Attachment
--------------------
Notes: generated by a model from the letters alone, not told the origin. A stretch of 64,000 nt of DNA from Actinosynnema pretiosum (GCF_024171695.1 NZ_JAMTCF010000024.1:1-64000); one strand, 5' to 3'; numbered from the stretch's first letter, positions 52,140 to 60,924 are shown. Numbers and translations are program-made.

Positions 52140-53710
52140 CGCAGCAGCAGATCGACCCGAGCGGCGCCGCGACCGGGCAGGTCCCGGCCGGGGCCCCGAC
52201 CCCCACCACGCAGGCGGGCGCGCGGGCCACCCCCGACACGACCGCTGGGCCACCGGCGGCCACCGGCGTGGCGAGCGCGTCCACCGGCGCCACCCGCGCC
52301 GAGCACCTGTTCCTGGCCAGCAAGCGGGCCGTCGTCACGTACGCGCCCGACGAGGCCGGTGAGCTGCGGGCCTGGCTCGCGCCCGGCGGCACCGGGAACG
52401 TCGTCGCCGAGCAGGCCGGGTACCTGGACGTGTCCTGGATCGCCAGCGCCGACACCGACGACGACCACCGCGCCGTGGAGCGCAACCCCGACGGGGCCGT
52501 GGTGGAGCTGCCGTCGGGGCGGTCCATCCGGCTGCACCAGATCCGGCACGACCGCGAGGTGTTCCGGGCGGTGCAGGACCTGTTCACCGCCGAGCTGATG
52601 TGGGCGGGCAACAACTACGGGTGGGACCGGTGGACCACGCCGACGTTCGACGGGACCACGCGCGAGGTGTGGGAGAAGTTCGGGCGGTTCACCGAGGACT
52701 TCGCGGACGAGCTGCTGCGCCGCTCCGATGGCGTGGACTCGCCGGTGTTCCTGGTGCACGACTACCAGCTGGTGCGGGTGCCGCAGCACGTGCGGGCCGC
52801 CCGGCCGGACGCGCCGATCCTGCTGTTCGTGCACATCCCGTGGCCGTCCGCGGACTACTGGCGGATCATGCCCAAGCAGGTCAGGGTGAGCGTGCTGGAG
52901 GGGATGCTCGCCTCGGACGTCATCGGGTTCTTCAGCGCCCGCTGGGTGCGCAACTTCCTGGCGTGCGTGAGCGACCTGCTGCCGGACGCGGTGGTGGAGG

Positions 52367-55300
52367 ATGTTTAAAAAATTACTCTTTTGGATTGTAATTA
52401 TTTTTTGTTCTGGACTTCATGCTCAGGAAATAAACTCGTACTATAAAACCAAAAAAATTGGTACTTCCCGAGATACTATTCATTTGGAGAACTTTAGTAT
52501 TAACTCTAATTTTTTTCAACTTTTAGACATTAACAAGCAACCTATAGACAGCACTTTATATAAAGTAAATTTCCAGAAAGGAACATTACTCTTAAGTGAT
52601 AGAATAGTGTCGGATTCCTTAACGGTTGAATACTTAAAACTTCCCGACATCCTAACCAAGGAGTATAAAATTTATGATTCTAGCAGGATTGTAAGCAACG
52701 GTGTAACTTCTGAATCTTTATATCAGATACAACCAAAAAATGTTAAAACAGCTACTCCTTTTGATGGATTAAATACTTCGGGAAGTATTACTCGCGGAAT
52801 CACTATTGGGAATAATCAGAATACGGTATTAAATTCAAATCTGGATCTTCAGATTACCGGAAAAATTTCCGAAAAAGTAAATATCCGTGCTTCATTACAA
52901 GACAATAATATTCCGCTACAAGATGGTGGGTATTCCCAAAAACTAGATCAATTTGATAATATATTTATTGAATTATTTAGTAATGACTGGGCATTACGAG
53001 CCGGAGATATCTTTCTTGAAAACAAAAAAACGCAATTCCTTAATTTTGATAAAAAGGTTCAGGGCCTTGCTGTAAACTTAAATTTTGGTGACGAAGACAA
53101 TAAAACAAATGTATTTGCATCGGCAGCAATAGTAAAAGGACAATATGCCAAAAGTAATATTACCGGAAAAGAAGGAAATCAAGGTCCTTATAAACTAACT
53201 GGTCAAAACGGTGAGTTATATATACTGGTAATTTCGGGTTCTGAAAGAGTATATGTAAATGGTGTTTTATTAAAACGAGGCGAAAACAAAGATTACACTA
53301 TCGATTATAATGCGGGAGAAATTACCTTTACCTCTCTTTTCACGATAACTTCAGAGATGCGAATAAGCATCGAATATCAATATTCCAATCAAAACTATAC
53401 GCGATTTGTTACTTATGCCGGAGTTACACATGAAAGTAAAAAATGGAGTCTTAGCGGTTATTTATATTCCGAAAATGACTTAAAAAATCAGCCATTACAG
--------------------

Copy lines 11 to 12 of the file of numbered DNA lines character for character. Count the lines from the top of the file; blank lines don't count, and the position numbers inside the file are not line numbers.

52901 GGGATGCTCGCCTCGGACGTCATCGGGTTCTTCAGCGCCCGCTGGGTGCGCAACTTCCTGGCGTGCGTGAGCGACCTGCTGCCGGACGCGGTGGTGGAGG

Positions 52367-55300